Know for Final 12/6. Know what’s in red.
Impression: a single exposure of an audience member to an advertising unit AKA a set of eyeballs
Flight – period of time during which advertising runs.
Example: If you are running an online campaign for six weeks, then you are running a six-week online flight
Two ways to buy advertising for digital and display:
1) CPC or PPC: Cost Per Click or Pay Per Click. When you purchase an ad on a CPC or PPC basis, you do not pay for the ad to be shown (aka ‘served), you only pay if someone clicks on the ad.
2) CPM: Cost Per Thousand Impressions (do not forget about the word ‘impressions’ when asked what a CPM is). When you purchase an ad on a CPM basis, you pay for every 1,000 impressions (set of eyeballs) that your ad garners. A CPM is the cost to generate one thousand target impressions. Why is it used — it is used to evaluate the relative efficiency of various media. (see below for peanut butter analogy).
CPM = Total Cost / Total Impressions divided by a thousand
Example: RollingStone.com ad gets 12,800,000 impressions a month and costs $75,000 (you must know how to do this calculation):
Step 1: you divide the number of impressions (in this case 12,800,000) by 1,000 (i.e your answer here is 12,800)
Step 2: then divide that number into the cost of the ad (in this case $75,000) — which gives you the CPM or ‘cost per thousand impressions’ (in this case, the CPM is $5.85, that means that for every 1,000 eyeballs, you pay $5.85)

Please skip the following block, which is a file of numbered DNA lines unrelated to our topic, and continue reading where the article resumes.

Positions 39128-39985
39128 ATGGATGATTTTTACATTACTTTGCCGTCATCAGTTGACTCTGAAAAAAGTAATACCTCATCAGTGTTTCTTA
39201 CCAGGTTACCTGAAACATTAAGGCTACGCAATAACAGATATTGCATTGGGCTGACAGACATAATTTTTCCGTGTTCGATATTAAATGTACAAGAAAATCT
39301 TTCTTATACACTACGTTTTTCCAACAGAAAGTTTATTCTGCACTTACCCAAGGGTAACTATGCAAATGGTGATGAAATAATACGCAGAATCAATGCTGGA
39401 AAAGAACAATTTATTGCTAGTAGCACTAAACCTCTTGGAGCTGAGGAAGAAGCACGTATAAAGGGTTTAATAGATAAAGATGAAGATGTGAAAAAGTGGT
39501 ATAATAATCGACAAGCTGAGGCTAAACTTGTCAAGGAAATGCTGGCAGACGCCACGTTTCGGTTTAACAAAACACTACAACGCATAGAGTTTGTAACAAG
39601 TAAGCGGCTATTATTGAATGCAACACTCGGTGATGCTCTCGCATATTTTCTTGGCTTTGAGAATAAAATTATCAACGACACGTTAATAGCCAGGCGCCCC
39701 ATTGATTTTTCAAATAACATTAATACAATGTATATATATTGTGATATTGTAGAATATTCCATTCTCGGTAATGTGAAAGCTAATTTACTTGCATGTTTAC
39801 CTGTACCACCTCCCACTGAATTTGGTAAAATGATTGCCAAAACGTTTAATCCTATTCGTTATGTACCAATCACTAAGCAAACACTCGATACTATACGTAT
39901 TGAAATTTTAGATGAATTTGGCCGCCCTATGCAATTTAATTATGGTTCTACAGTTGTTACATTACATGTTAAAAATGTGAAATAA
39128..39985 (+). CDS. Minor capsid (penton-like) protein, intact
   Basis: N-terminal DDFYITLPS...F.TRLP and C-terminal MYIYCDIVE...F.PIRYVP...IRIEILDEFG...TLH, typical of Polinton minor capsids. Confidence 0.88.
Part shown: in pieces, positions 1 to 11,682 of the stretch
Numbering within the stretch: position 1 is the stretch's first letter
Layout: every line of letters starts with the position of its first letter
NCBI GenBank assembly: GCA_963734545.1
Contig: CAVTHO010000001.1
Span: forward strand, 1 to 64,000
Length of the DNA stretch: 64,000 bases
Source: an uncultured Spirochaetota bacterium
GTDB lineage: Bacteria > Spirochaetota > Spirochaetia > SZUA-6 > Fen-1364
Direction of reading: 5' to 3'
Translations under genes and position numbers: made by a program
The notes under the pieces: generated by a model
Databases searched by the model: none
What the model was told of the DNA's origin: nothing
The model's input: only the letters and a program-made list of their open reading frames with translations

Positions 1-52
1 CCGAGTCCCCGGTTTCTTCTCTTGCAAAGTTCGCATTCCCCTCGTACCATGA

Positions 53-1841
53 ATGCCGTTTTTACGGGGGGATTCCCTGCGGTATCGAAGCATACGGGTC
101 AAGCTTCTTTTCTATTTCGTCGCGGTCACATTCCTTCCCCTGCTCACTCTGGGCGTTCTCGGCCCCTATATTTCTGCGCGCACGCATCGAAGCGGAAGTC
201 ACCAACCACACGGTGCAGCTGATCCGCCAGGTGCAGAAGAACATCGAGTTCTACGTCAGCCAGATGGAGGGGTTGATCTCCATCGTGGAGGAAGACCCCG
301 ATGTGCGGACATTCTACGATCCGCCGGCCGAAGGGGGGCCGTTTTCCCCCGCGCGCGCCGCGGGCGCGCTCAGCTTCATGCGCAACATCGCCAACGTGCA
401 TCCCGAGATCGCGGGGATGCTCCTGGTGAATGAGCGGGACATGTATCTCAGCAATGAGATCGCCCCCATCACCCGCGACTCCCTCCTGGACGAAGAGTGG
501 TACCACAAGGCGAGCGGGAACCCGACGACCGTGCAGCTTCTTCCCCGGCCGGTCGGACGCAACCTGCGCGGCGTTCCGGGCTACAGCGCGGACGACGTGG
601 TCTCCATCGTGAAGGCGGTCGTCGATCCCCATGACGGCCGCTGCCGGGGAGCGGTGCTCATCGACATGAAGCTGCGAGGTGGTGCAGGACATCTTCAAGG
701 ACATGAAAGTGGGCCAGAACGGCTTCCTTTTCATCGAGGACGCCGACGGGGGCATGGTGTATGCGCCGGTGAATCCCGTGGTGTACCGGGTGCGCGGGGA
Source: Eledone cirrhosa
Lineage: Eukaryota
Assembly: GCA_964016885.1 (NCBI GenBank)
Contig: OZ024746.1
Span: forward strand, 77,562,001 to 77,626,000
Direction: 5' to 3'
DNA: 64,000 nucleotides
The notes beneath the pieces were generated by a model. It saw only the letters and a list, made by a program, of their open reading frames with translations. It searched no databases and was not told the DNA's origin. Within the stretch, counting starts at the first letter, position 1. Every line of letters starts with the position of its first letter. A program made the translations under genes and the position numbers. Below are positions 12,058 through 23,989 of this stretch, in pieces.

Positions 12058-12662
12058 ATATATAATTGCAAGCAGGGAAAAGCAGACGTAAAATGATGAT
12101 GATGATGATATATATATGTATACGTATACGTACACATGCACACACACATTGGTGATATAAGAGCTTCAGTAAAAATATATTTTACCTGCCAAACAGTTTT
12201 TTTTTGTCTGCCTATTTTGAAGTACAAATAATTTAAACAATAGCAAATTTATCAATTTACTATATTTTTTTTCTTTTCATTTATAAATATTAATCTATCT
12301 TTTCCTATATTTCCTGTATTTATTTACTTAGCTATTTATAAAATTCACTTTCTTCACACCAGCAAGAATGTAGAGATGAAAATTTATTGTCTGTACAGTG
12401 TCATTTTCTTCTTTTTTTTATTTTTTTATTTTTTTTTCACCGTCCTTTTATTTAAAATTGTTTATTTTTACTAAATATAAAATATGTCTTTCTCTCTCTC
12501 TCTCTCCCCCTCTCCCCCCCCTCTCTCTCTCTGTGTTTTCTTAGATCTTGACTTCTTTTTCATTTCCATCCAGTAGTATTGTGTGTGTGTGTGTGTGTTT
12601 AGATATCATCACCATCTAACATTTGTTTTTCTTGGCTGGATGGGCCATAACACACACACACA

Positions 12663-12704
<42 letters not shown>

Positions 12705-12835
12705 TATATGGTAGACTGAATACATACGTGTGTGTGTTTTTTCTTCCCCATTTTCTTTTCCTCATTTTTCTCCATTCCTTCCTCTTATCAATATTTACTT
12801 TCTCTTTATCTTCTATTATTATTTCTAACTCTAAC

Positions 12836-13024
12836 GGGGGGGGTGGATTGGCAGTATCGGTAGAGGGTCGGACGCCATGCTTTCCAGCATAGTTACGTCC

CPMs are used as ‘benchmarks’ to compare costs of various media when building your advertising/marketing plans. In other words, CPMs ‘level the playing field’ when comparing different advertising vehicles (i.e. different publications, tv programs, websites).
Peanut Butter Analogy:
• Think about CPMs the same way you would if you were at the grocery store comparing products before purchases.
• For example – Which is the be]er bargain: the 15 ounce jar of Skippy peanut bu]er at $4.50 or the 24 ounce family size jar of Jiffy peanut bu]er at $6.80?
• You can compare adver&sing vehicles the same way, for instance, which is the be]er adver&sing bargain: the full page ad in Publica&on “A” at $60,000 and 1 million impressions or Publica&on “B” at $100,000 and 2 million impressions? The calcula&on is the same as the peanut bu]er scenario, except your unit of measure will be CPMs (cost-per-thousand- impressions) instead of ounces.
• Of course, if you don’t like Jiffy peanut bu]er, it’s not really the be]er bargain is it? So remember to also seriously consider relevance when choosing your adver&sing (i.e. ensure that the publica&on/channel/website is the right vehicle to reach your target audience).
Another important ‘media math’ term to know is CTR (click-through rate).
CTR: measures the number of clicks advertisers receive on their ads per number of impressions. The higher the CTR, the better your ad performed (in other words, the higher your CTR, the more people clicked on your ad).
CTR formula (you need to know the formula but you will not have to do the calculation):
clicks ÷ impressions = CTR
For example, if you had 5 clicks and 1000 impressions, then your CTR would be 0.5%.
Other misc terms:
ROI: Return on Investment
IO: Insertion Order (the contract that commits you to buying the ad placement)
You do not need to know this for the Final:
When buying advertising — you need to:
1) Create the Ad
2) Place the Ad (buy the ‘real estate’ where the ad will appear)
And you will be dealing with two Closing Dates:
1) Space Closing (you sign an IO which commits to pay for the ad placement)
2) Materials Closing (when you have to submit the actual commercial to the place where you bought the media)